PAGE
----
The parallels between the Horus myth of the Proto-Saharans and the Christian account of Jesus are striking. Either Christianity absorbed ancient the ancient Proto-Saharan myth to explain Jesus, or Jesus is the fulfillment of the Messianic expectation of Abraham and his Proto-Saharan ancestors.


Horite Priests were Ha-biru/Hebrew

The Egyptians had many gods and goddesses, but the Horites were followers of Ra and Horus from whom they received divine enlightenment. Horus was identified with the daily journey of the sun from the eastern horizon to the western horizon. As the kinship pattern of Abraham's people reveals, they were very concerned with preserving the bloodline through the mothers, and their concern was motivated by an expectation that a great King and Savior would be born from them whose radiance would shine over all the earth, who would be a light to the nations. And they were right!

Why would preserving a kinship pattern wherein priests marry daughters of priests matter? It would matter if you believed that God had made a promise that a Son would be born of Woman who would crush the serpent's head and restore Paradise. That is why it is so significant that the kinship pattern of Abraham's people never changed. The Promised Son was to be born in Bethlehem, which was a Horite settlement. Because the kinship pattern didn't change, the genealogical material in Genesis drives us from the Garden of Eden, to Bethlehem, to the empty Tomb. The kinship concerns of the Horites were based on their expectation of the Promised Son of God.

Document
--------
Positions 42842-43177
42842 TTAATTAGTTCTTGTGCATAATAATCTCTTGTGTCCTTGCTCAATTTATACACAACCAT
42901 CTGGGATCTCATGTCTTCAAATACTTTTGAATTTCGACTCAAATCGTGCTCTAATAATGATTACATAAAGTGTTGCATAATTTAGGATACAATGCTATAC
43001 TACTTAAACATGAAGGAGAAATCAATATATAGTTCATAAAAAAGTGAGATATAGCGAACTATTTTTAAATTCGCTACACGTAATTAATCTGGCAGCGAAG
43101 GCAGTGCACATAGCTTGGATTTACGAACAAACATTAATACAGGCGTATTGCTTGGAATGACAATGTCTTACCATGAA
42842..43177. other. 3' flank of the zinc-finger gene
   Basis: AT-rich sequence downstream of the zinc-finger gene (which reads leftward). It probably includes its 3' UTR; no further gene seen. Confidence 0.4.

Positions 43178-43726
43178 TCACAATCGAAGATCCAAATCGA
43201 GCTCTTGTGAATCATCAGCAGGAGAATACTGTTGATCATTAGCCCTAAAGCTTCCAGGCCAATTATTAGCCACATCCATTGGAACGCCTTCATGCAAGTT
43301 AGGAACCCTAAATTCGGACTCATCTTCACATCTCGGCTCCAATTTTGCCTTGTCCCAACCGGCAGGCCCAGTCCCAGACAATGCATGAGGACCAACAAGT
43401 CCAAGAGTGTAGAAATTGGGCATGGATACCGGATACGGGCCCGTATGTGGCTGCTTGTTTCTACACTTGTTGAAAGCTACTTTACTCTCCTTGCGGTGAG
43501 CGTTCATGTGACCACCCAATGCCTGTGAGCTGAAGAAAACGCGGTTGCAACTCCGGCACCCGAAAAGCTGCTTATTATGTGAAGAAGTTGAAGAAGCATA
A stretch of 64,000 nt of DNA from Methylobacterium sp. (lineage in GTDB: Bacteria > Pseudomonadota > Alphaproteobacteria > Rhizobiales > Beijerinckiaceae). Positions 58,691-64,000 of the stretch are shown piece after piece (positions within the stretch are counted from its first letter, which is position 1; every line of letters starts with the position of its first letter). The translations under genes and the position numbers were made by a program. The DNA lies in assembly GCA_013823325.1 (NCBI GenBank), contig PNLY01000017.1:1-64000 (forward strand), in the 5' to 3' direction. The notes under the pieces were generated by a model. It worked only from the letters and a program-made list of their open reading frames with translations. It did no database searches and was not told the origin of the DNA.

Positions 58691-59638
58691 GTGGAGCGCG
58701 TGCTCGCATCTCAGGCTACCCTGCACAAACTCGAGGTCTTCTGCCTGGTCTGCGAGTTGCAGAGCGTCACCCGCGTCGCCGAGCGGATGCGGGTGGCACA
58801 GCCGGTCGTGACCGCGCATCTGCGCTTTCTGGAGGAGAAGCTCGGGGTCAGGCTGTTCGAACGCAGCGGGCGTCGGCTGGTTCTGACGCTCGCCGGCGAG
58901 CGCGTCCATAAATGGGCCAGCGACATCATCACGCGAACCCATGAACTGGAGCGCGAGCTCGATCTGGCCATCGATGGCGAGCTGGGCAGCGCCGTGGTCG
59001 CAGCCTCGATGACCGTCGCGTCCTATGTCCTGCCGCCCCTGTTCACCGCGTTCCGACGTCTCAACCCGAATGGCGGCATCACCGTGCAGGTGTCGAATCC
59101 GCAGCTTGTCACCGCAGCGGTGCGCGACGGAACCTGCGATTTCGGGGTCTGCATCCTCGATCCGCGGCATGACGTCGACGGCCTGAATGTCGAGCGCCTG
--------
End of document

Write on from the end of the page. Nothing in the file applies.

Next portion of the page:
The Protoevangelium (Gen. 3:15) is a promise to neither the serpent nor to Eve. It is the Word gone forth that shall not return void. We note also that "the woman" to whom God speaks in Genesis 3:16 is not Eve. The name Eve was given by Adam four verses later. So, who is "the woman" whose offspring will crush the serpent's head? "The Woman" can only be Mary, the Mother of God.

Mary's father was a priest who married a daughter of a priest, following the same pattern that we see with Abraham's people. This is the same unchanging pattern that I discovered in my analysis of the kinship of Abraham's ancestors AND his descendants.

Jesus' Horite ancestry is demonstrated through analysis of the distinctive Horite marriage and ascendancy pattern. He is the Seed of the Woman of Genesis 3:15, the long-expected Immortal Mortal who tramples down death by death and receives an eternal kingdom.


Related reading:  Who is Jesus?Royal Babies; The Horite Ancestry of Jesus Christ; Samuel's Horite Family; Moses' Horite Family; The Horite Marriage and Ascendancy Pattern


3 comments:

Georgia said...

As I read Genesis 3:15 - it seems to say that the Seed (Christ) of the woman (Mary) would crush the head of the serpent, not the woman herself.

Mike said...

to believe that God was talking to Mary is rediculous- he was administering a curse to the two people who fell and disobeyd God by eating the forbidden fruit.

Alice C. Linsley said...

The Church Fathers, knowledgeable pastors, and most Christian Bible expositors recognize that Gen. 3:15is the first promise of deliverance in the Bible. It was not made to Eve, but to "the Woman." The question of the Woman's identity would stir the hearts of every young Jewish maiden, wondering if she might be the chosen.